(St. Lucia News Online/Press Release) — Students from Saint Lucia and the Caribbean will write the Caribbean Examinations Council (CXC), CSEC, CAPE, and CCSLC examinations in July this year.
That was the decision coming out of the First Emergency Virtual Meeting of the Council for Human and Social Development (COHSOD) – Education on Friday.
The meeting, chaired by Antigua and Barbuda Minister of Education, Hon. Michael Browne, was attended by ministers of education, senior Ministry of Education officials from across CARICOM and key stakeholders including CXC, University of the West Indies, CUT and other stakeholders.
The Registrar of the Caribbean Examinations Council (CXC) Dr. Wayne Wesley, in a presentation to the meeting, explained the administration of the modified examination process for the award of valid grades.
He indicated that preserving the integrity of the examinations involved; the administration of Paper 1 (Multiple Choice Assessment), School Based Assessment, and where applicable additional assessment components along with appropriate modelling accounting for historical data and teacher predicted information as important calibration/quality check.
He said while the proposed revised administration schedule for examinations is July 2020 (results released in the first week of September 2020), there was need for a regional consensus considering the impact of COVID-19 and the respective national protocols.
The COHSOD also agreed to have Examinations administered via an e-Testing modality in countries that are equipped with the requisite infrastructure. However, where there were infrastructure challenges, candidates would be allowed to sit paper-based examinations.
The CXC, in collaboration with the UWI, presented another proposal at the meeting in relation to requirements for CAPE applicants for 2020 admission. Their proposal to accept CAPE Unit 1 plus previous results to serve as matriculation to UWI for the next academic year was accepted by the Council.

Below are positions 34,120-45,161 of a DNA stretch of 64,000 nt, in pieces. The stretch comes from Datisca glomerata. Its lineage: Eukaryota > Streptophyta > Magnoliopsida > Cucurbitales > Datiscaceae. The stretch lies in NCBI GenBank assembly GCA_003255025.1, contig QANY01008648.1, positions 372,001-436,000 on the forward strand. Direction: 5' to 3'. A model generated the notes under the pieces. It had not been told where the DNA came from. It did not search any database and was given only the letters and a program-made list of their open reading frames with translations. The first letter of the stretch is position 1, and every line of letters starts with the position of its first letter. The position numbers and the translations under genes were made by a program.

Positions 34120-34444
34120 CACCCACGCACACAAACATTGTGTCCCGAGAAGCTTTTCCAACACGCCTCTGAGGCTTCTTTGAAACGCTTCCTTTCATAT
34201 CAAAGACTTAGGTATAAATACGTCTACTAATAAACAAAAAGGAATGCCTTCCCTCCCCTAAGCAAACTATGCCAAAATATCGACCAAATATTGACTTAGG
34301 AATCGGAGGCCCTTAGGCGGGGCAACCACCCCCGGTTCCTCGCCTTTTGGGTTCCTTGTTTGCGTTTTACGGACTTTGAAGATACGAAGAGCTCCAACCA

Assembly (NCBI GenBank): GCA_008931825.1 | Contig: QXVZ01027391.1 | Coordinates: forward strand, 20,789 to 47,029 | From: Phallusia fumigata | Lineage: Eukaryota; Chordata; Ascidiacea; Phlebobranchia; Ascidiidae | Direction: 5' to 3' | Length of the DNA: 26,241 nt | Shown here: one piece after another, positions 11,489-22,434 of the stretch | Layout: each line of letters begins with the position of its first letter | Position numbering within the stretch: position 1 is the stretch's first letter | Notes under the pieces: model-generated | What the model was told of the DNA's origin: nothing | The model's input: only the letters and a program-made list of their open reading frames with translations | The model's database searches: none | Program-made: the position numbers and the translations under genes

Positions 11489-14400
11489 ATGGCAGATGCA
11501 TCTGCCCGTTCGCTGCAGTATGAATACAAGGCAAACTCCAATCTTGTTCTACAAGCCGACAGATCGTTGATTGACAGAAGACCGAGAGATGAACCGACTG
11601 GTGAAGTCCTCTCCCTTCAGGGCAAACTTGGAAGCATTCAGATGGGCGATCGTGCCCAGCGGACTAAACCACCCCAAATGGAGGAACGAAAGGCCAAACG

The Council adopted Public Health Guidelines for the reopening of schools, as proposed in the report from Executive Director of the Caribbean Public Health Agency (CARPHA) Dr. Joy St. John.
The report from CARPHA included initial guidance on the development of protocols for re-opening of schools in the response, recovery, and resilience phases of the crisis by the education sector.
She also spoke to the need for mental health considerations during a public health crisis.
Dr. St. John reminded the COHSOD of the complexities of the education system in Member States and the challenges for social distancing.
The Chair underscored the significance of competing and varying conditions impacting education systems in Member States, with some states seeing increased cases of confirmed COVID-19 while in other states the number of confirmed cases are decreasing.
There was a deep appreciation of the complexities of responding to the provision of education during a public health crisis and Member States detailed the peculiar challenges they were experiencing.
In particular, attention was given to the current trend of COVID 19 infections in Jamaica and it was agreed that the CXC would pursue further bilateral discussions with Jamaica in relation to special considerations that could be explored.
After tedious negotiations and consultations, and on evaluating education and health officials’ ability to create a safe environment for students to prepare for and sit the regional exams, the meeting arrived at a consensus for exams to be held in July 2020.
Informed by CARPHA’s recommendations and strategies for the safe, phased opening of schools, ministries of education, guided by national health officials, will adapt respective national conditions to ensure students, teachers and staff can safely prepare for the July sitting.